The reason is simple: men are more likely to work in dangerous injuries such as construction (90 percent male) and manufacturing (70 percent male), where the bulk of workplace accidents and deaths occur. Female-dominated industries such as health care and education have fewer incidents of deaths and injuries.

Approximately 7% of fatalities in 2008 were women, leaving men accounting for a whopping 93% of all workplace fatalities. Men were over 13 times more likely to die while on the job compared with women according to the report issued by the U.S. Bureau of Labor Statistics.

Writer Katie Kelley has some thoughts on what these statistics mean for men and women in the workplace when it comes to compensation.


Could renewable energy save workers’ lives?

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Could going green and reducing our reliance on fossil fuels reduce workplace injuries?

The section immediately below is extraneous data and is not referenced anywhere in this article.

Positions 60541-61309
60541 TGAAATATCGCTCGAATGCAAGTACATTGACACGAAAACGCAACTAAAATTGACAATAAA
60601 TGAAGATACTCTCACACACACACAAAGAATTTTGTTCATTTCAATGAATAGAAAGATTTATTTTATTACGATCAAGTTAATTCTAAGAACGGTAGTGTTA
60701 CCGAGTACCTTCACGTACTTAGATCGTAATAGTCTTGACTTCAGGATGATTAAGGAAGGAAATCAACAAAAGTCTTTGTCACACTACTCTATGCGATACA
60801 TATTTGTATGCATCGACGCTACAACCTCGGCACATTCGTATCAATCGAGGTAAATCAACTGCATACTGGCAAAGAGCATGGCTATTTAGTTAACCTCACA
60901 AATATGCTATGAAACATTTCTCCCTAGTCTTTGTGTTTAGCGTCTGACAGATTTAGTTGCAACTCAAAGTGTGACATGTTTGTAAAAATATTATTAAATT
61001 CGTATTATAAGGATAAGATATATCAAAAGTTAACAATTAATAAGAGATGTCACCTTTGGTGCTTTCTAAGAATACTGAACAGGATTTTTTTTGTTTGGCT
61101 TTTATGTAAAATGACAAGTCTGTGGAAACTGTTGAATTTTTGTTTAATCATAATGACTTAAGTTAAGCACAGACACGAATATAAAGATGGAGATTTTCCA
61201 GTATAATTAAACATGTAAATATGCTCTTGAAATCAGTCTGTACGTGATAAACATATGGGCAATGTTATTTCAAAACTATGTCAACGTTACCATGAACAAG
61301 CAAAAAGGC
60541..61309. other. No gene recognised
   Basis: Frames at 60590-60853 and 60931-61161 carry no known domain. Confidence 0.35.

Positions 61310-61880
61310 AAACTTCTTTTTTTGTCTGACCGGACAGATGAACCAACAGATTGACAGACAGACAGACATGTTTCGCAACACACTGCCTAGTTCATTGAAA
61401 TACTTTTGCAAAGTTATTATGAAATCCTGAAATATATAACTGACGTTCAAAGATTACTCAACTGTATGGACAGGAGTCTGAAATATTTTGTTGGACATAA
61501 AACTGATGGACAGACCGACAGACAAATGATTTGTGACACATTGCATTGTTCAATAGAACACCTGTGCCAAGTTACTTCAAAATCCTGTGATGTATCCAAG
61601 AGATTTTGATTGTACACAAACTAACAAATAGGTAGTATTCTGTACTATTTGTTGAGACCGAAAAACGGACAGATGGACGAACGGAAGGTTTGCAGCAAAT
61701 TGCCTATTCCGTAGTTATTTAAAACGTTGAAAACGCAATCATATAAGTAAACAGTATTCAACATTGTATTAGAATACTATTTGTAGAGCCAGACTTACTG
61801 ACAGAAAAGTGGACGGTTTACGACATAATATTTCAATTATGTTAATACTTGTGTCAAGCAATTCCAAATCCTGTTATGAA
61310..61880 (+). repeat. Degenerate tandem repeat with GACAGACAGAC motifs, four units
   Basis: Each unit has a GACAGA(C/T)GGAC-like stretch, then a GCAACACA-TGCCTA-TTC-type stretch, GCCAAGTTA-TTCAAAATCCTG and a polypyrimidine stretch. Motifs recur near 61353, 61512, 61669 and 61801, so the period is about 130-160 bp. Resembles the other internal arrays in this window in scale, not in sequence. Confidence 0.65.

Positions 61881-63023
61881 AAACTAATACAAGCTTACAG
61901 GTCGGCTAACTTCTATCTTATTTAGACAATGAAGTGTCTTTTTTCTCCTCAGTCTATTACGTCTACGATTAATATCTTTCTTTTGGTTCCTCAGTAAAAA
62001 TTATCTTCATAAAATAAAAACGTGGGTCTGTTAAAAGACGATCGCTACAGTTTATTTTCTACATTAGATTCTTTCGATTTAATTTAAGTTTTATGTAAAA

Quite possibly, according to a study published in the latest issue of the Journal of the American Medical Association.

Researchers from the Medical College of Wisconsin compared workplace injury risks for workers in renewable energy industries compared to traditional fossil fuel industries.

Their findings? Switching to renewable energy could prevent 1,300 worker energy deaths over the next decade and also reduce the number of workplace injuries for the industry.

Jobs, such as mining, that associated with the energy industry are extremely dangerous and account for thousands of workplace deaths, workplace injuries and occupational illnesses every year. For instance, only agriculture is more dangerous and deadly than mining.